Dissolution (Shardlake Series)

Dissolution - C.J. Sansom The first book in the Matthew Shardlake Mysteries. A historical mystery set in Tudor England shortly after the establishment of the Church of England and the beheading of Anne Boleyn by Henry VIII. Shardlake is a hunchback lawyer who works for Thomas Cromwell. He’s been charged with investigating the murder of a royal commissioner murdered in a monastery. Besides being a satisfying mystery, it met my expectations for a “historical” mystery as it is filled with rich details of the period and a compelling view of religion and politics at the time of the dissolution of the monasteries in England. Wonderfully narrated by Steven Crossley. I plan to continue with this series.

Katherine (Rediscovered Classics)

Katherine (Rediscovered Classics) - Anya Seton, Philippa Gregory The incredible love story of Katherine Swynford and John of Gault—ancestors to the Tudor dynasty and the Stuarts. Spanning much of the 14th century, we see Katherine develop from an innocent young girl raised in a convent into a strong and wise woman. Anya Seton writes in such a vividly descriptive style with such well-rounded “characters” that I felt transported to Medieval England. I felt Katherine’s awe upon coming to court, her anguish at her lack of control over so much of her own destiny and her love for an unobtainable man. And, it's so much more than a romance. Intertwined in this beautiful love story are many rich details of 14th century life--for both peasants and royals, including events like the Black Death, and the Peasant's Revolt. I listened to this on audio, Wanda McCaddon's narration is a beautiful complement to this wonderful work.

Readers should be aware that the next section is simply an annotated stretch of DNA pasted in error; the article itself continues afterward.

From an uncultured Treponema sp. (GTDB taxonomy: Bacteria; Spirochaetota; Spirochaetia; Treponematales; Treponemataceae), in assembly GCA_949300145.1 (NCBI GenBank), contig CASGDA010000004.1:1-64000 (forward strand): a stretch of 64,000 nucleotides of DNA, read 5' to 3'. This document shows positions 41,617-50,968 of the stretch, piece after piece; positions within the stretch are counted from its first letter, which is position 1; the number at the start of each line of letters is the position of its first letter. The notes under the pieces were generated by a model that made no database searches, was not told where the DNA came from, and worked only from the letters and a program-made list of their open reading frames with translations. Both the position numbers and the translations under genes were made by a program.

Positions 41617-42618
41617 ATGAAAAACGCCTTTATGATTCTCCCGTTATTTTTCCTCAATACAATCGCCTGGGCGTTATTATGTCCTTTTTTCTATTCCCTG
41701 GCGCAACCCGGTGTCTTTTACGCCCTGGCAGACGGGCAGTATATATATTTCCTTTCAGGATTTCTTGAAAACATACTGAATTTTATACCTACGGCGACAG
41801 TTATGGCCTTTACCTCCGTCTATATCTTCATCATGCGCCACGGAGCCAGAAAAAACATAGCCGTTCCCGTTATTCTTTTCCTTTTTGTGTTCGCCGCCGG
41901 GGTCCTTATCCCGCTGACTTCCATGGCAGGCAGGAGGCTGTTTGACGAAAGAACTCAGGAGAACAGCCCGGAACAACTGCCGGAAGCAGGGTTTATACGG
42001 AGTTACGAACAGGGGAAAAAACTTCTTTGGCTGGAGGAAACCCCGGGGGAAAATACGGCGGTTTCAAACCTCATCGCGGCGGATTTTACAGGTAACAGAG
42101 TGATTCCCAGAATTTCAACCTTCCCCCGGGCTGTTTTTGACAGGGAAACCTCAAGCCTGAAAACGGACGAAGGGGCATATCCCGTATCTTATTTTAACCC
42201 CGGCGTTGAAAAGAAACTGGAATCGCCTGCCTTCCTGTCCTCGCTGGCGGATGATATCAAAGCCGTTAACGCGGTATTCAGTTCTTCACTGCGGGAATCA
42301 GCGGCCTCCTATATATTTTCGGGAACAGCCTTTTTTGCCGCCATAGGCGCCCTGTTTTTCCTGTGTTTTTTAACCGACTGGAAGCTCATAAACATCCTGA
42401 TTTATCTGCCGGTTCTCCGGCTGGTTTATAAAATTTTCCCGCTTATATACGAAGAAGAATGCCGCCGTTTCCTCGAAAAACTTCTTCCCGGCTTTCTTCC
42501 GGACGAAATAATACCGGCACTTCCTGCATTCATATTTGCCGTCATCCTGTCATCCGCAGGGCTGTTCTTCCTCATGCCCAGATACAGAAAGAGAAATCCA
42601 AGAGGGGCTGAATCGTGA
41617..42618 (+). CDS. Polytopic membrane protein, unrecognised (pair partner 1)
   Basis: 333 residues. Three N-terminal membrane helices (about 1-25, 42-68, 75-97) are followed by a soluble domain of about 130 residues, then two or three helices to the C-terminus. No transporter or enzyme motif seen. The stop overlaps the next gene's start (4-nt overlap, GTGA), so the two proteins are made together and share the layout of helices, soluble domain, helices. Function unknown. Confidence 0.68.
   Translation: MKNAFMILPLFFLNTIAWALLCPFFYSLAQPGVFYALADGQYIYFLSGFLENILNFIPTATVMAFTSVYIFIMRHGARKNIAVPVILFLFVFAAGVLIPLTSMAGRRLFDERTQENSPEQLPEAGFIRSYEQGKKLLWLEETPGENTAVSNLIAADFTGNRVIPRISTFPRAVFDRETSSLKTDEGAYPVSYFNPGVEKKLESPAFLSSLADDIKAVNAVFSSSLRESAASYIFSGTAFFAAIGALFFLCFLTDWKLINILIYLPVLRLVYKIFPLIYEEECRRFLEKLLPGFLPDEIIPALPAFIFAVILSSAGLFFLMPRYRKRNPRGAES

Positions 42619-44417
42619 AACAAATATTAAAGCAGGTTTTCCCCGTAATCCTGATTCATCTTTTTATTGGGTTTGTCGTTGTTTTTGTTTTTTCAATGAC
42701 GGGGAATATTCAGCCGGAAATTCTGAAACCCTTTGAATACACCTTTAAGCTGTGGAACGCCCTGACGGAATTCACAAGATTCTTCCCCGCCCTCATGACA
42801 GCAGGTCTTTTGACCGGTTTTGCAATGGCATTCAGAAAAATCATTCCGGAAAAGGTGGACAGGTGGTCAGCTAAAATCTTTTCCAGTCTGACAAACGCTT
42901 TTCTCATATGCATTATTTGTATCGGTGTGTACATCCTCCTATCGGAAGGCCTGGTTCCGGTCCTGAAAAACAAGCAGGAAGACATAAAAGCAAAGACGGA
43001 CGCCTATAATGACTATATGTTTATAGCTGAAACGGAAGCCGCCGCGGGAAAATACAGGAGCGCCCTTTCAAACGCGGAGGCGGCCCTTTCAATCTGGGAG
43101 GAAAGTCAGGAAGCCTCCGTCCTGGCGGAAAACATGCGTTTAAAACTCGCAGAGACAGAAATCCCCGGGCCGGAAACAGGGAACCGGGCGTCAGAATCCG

The Splendour Falls

The Splendour Falls - Susanna Kearsley 3 ½ stars

This book is more a mystery with some romance rather than historical fiction. It's set mostly in 1990's Chinon, France, with just a few brief jaunts to the past to set the scene for the contemporary story. The book begins in the 12th century: King John's wife Isabella resides in Chinon Castle where she "hides a treasure without price" prior to fleeing the besieged Castle. There is also a brief journey to the end of WWII where another Isabella hides another treasure. The bulk of the novel revolves around Emily, who has been convinced by her cousin to join him in Chinon while he searches for the first Isabella's treasure. When he fails to appear, she becomes embroiled in the lives of the other guests at the hotel.

I love Kearsley’s descriptive style, however in this novel her descriptions overshadow the actually storytelling. At first I loved it, but by ½ way through I got tired of all the detail with little substance and nearly stopped reading. Fortunately I didn’t give up. By nearly 2/3 of the way in, the story finally took over and I was back to loving it by the time I finished. A bit convoluted and meandering, but with enough of a payoff to make me happy I stuck with it. Not recommended for first time Kearsley readers, but I think enjoyable enough for her diehard fans. I was enchanted by her descriptions of Chinon—it makes me want to plan a vacation there.